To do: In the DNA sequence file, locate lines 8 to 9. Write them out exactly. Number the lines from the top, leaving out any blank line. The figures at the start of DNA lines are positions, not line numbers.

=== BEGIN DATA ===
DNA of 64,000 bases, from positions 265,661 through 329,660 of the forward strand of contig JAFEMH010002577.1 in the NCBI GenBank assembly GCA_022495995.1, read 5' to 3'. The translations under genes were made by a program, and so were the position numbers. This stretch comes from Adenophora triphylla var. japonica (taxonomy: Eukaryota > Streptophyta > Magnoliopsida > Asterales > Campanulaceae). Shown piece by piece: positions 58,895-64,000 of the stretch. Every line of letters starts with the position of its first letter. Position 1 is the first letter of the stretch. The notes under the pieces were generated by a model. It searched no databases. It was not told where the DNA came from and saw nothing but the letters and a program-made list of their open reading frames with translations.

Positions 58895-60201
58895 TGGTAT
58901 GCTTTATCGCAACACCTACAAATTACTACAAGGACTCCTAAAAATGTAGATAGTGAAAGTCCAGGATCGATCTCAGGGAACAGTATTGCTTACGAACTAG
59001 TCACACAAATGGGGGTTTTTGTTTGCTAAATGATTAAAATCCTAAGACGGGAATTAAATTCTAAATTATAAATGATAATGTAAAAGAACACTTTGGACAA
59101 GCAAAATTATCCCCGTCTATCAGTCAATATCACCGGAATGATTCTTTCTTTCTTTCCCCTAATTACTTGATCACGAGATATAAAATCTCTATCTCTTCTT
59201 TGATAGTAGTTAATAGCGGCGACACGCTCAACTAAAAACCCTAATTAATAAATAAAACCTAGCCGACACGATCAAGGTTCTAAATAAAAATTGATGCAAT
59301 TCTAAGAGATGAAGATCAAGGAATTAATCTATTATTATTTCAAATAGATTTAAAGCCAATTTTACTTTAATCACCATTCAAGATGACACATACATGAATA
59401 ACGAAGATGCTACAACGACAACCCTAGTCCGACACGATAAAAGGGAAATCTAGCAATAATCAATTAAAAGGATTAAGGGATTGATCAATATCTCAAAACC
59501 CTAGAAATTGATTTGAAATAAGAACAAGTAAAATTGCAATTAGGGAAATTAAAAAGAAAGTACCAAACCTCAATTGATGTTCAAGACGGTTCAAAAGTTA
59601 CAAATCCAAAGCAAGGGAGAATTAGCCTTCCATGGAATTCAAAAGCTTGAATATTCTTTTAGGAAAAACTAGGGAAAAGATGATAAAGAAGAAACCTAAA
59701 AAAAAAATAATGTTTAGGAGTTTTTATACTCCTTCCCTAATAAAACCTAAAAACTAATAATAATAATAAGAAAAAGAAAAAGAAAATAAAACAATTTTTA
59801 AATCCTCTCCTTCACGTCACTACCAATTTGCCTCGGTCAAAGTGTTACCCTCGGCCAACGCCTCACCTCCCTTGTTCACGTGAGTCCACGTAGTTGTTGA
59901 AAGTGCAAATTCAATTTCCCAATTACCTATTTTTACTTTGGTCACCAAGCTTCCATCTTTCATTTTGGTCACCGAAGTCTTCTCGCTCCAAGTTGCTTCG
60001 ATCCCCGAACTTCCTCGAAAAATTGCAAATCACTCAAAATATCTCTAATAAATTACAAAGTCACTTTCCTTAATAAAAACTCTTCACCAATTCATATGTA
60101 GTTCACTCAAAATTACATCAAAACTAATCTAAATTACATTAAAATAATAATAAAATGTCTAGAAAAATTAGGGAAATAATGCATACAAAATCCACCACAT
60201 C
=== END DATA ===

59301 TCTAAGAGATGAAGATCAAGGAATTAATCTATTATTATTTCAAATAGATTTAAAGCCAATTTTACTTTAATCACCATTCAAGATGACACATACATGAATA
59401 ACGAAGATGCTACAACGACAACCCTAGTCCGACACGATAAAAGGGAAATCTAGCAATAATCAATTAAAAGGATTAAGGGATTGATCAATATCTCAAAACC